Alternative mortgage solutions. Another option is to apply for a home equity loan or a home equity line of credit to purchase your investment property. Lenders typically let you borrow up to 80% of the equity in your home.

Lastly, you could consider private lending from an individual or group of investors. Exploring all of your options will help you pinpoint the suitable financing option for your needs.

Should I Buy a Rental Property?

Becoming a landlord can be financially abundant since it creates an additional stream of income, yields tax advantages and it aids in the accumulations of long-term financial security. But, it is also a big responsibility, so it is important to consider all of the details of owning a rental property.

For example, you’re responsible for repairs or problem tenants. All of which can be very costly if you’re not careful.

Here are a three key points to consider before investing in a rental property.

Your finances are in order. Any investment property requires a significant amount of financial stability. Nearly all lenders ask for a 15% down payment minimum to buy an investment property. However, this down payment amount isn’t usually required to buy your first home.

Unfortunately, a higher down payment isn’t the only expense, though. In addition to the initial purchasing expenses, you must budget to cover inspection costs, any reoccurring maintenance bills and repairs that may come up.

As a rental property owner, it is your responsibility to handle crucial repairs promptly. Unfortunately, repairs can become costly, especially when fixing HVAC or plumbing issues. Something to remember is that certain states allow tenants to stop paying rent until repairs are complete. That said, it’s wise to allow an ample budget to complete emergency and regular maintenance concerns.

Also, consider budgeting for advertising and credit checks to ensure your tenants are top-notch. Good tenants are essential and an asset. Conversely, bad tenants can increase your expenses significantly.

The investment is a good choice for your pocket book. It doesn’t make sense to invest in a property if you won’t see a return on your investment (ROI). There are a few steps to calculate your ROI.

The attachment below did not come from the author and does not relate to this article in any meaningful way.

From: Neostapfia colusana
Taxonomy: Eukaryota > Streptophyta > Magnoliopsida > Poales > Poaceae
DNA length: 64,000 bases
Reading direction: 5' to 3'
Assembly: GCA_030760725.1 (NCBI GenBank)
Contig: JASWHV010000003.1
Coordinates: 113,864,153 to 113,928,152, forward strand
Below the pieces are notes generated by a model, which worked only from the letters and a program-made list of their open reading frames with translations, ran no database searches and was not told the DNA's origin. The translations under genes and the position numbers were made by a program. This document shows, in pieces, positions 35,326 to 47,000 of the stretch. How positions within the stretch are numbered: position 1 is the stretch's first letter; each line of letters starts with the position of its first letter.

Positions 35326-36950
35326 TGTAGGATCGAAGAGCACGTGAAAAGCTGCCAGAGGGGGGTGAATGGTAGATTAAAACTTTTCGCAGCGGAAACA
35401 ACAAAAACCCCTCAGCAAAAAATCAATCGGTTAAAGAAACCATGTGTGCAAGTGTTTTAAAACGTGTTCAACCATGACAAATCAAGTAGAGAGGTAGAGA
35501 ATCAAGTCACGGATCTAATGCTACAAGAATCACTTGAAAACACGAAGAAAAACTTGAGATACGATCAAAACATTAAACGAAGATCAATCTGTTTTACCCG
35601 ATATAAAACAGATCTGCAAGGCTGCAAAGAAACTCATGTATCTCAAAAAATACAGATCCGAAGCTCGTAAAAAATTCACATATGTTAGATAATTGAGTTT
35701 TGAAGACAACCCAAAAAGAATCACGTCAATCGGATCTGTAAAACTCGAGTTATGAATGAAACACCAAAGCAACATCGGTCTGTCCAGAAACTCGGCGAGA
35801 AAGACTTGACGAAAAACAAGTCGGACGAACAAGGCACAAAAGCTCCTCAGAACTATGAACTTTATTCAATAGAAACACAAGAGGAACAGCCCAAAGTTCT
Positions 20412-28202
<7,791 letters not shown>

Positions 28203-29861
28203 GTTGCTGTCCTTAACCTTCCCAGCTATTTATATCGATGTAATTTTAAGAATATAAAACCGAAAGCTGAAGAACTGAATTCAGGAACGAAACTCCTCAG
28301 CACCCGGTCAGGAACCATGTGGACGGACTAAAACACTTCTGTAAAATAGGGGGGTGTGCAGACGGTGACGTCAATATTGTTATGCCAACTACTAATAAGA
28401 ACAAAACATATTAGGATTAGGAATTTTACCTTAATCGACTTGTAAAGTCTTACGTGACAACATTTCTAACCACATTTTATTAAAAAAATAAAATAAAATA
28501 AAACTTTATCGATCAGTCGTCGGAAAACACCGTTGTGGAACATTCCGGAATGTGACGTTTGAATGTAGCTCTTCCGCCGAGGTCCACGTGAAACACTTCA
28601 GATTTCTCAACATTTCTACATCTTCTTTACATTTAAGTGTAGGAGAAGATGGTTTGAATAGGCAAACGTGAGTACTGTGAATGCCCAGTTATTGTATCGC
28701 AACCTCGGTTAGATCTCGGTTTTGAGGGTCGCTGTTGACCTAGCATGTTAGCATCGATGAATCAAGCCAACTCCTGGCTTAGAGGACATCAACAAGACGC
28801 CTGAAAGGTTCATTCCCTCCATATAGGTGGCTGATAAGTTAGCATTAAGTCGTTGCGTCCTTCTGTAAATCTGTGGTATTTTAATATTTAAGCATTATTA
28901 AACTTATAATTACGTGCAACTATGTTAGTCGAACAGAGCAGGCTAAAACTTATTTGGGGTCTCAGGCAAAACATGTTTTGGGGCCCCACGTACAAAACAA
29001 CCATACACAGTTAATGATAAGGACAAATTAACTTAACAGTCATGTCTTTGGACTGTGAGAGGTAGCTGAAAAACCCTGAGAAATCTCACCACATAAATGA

First, estimate the annual cash flow from your renters. If you search and find comparable properties for rent and see the average monthly rent, multiply that by 12 to get your yearly income.

Then, you need to figure out your net operating income (your annual cash flow minus your annual operating expenses). These expenses equal the total amount of money it takes to maintain your property annually. Examples include:

  • Property taxes
  • Property insurance
  • Homeowners’ association fees
  • Maintenance costs

Avoid adding your mortgage into the calculation. After deducting your property expenses from your estimated rental income, you’re left with your net operating income.

Lastly, divide that number by the total value of your mortgage. That number left is your ROI.

Here’s an example:

  1. Let’s say your rental property mortgage is worth $300,000, for example. If you can get $1,000 of rent per month, your annual cash flow is $18,000 ($1,500 x 12).  Assuming operating expenses are $600 per month, your total operating expenses are $7,200 ($600 x 12).
  2. Subtract your operating expenses from your annual rent income ($18,000 – $7,200) = $10,800 of net operating income.
  3. Divide your net operating income by the rental property mortgage amount ($10,800 ÷ $300,000) = 0.036. This means your rental property’s ROI 3.6%.

An ROI of 3% is a good benchmark for properties in communities with long-term responsible tenants. But, on the other hand, if the area is known for tenants who don’t stick around, an 3% ROI might not be enough.

You have time flexibility. Managing an investment property takes a lot of time. As a landlord, you must advertise when you have a vacancy, interview tenants and run background checks, keep track of rental payments and more.

So, when considering buying an investment property, make sure you have the time to run and maintain it. Hiring a property manager can take away some of the operational headaches, but it’s an additional expense.

Bottom Line

SmartAsset: Guide to Getting a Mortgage for a Rental Property

Investing in a rental property can help you create a stream of income and build wealth. But, there are a few things to consider before doing so. Knowing how a rental property mortgage is different from a home mortgage is first and foremost. Be aware of the differences in lender requirements and the different types of mortgages available.

Tips for Real Estate Investment

  • A financial advisor could help you create a financial plan for your real estate investment needs. SmartAsset’s free tool matches you with up to three financial advisors who serve your area, and you can interview your advisor matches at no cost to decide which one is right for you. If you’re ready to find an advisor who can help you achieve your financial goals, get started now.
  • One of the most common investment forms is stocks. Though they can be a bit of a risky investment without ample diversification. Although EFTs and mutual funds present inherent diversification, a wonderful option for inexperienced investors.